|Posted by Maurizio Morselli on March 4, 2013 at 8:35 AM|
The GondoLeader: Nine Lessons in Navigation for Leaders
By Maurizio Morselli
“El mondo xe fato tondo: chi no sa navegar presto va in fondo” (The world is made round: if you cannot navigate, a sinkin’ you shall be found”) –Venetian Proverb
It’s been a little over two years now: living and working in Venice. Being that most of my commute is over water, the deck of the vaporetto is a perfect moving observatory. I appreciate this city and its ability to adapt, survive and thrive: perhaps the quintessential expression of the meaning of: “going with the flow”. I’ve also developed an appreciation for the work of the ubiquitous gondoliers; I observe them; I watch them daily and am in awe of their navigational agility, their energy coupled with a unique joy of living, working under all kinds of atmospheric conditions and their vernacular playful exchanges; so I often stop and speak with them about their craft, their workday, the weather, the unique situations, adventures and success on the water, as I also improve my “venexian” language (no, not a dialect!); I have now a mini arsenal of so many stories and experiences that one could write a book on any one of these wonderful navigators! Reflecting on my conversations, besides being entertained and amused, it occurred to me that I have a lot to learn from them and that many of their simple lessons are not only life-on-the-water lessons, but are a neat distillation of the characteristics of an effective leader, who must navigate currents, winds, people and cultures while keeping fit and joy filled.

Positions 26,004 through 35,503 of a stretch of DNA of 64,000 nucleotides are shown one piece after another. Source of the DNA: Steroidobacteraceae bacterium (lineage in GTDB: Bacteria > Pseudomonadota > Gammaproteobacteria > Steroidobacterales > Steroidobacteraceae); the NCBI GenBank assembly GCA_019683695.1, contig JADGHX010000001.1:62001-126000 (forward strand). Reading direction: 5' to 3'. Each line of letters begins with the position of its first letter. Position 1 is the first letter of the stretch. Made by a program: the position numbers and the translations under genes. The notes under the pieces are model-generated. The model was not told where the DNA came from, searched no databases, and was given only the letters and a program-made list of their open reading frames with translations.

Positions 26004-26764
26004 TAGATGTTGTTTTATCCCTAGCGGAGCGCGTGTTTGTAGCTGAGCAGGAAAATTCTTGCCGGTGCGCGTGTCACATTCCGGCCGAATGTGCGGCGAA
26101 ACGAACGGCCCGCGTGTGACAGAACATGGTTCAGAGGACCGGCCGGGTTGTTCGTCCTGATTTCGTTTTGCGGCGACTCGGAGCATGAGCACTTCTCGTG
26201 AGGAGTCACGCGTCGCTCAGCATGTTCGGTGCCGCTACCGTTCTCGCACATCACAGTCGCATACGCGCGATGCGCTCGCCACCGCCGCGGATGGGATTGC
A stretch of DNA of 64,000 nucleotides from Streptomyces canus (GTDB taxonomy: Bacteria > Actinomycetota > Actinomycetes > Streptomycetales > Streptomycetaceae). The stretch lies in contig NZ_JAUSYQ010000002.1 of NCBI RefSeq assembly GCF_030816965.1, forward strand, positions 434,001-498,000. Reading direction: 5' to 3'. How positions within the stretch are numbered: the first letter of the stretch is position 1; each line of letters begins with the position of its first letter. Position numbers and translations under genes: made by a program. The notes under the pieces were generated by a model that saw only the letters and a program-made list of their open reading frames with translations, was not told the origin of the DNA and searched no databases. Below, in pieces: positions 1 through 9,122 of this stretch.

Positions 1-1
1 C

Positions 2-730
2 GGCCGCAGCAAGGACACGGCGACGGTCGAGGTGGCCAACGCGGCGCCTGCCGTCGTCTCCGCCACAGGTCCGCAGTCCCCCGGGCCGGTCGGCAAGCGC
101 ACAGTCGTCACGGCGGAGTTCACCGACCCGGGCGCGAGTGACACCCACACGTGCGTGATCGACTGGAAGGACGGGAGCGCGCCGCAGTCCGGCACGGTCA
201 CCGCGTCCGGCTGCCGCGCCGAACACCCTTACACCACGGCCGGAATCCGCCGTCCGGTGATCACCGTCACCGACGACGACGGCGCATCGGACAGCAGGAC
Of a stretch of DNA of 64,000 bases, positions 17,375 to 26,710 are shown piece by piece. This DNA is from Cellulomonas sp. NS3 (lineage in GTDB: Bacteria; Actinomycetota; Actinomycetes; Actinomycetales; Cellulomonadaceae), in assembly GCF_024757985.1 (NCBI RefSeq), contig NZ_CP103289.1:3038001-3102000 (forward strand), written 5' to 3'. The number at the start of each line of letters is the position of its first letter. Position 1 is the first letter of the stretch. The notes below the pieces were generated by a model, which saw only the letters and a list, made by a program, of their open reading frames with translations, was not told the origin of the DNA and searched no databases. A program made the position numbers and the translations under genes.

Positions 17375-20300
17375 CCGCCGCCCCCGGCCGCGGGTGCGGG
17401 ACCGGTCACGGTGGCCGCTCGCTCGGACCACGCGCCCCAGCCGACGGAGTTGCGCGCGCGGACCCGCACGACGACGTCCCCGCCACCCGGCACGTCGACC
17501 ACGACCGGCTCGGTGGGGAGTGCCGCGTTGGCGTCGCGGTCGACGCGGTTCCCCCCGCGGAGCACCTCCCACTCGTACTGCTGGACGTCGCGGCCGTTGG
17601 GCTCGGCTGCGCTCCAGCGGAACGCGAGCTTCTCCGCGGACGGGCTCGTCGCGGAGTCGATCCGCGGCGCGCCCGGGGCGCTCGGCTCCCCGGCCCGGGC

I am happy to learn from the gondoliers and want to share my “lessons learned” and how I feel they apply to all those of us, who are constantly trying to enhance our effectiveness in the rough unpredictable waters of work, often in less than steady vessels and “climates”:
Balance: just as it is important to keep balance for proper seamless navigation on a gondola, for the safety of the vessel, it is also important to do so for the safety of the passengers/employees/colleagues/organization; your cargo (people) is of utmost importance. A gondolier is always ready to jump in the water to save a passenger although it is rather rare that someone falls. So, as leaders we cannot just say that “our people are our most important asset”, then at the first sign of a storm we throw them overboard (aka downsizing)
Currents: just as in the canals and as in the open sea, it is not always smooth sailing; knowledge of the currents, tides, is essential to staying not only afloat, but to maximize your time with your passenger and to ensure the full productivity of the day. Know what’s pulling you away; you cannot let the currents of the day lead you away from your objective. You will lose time and money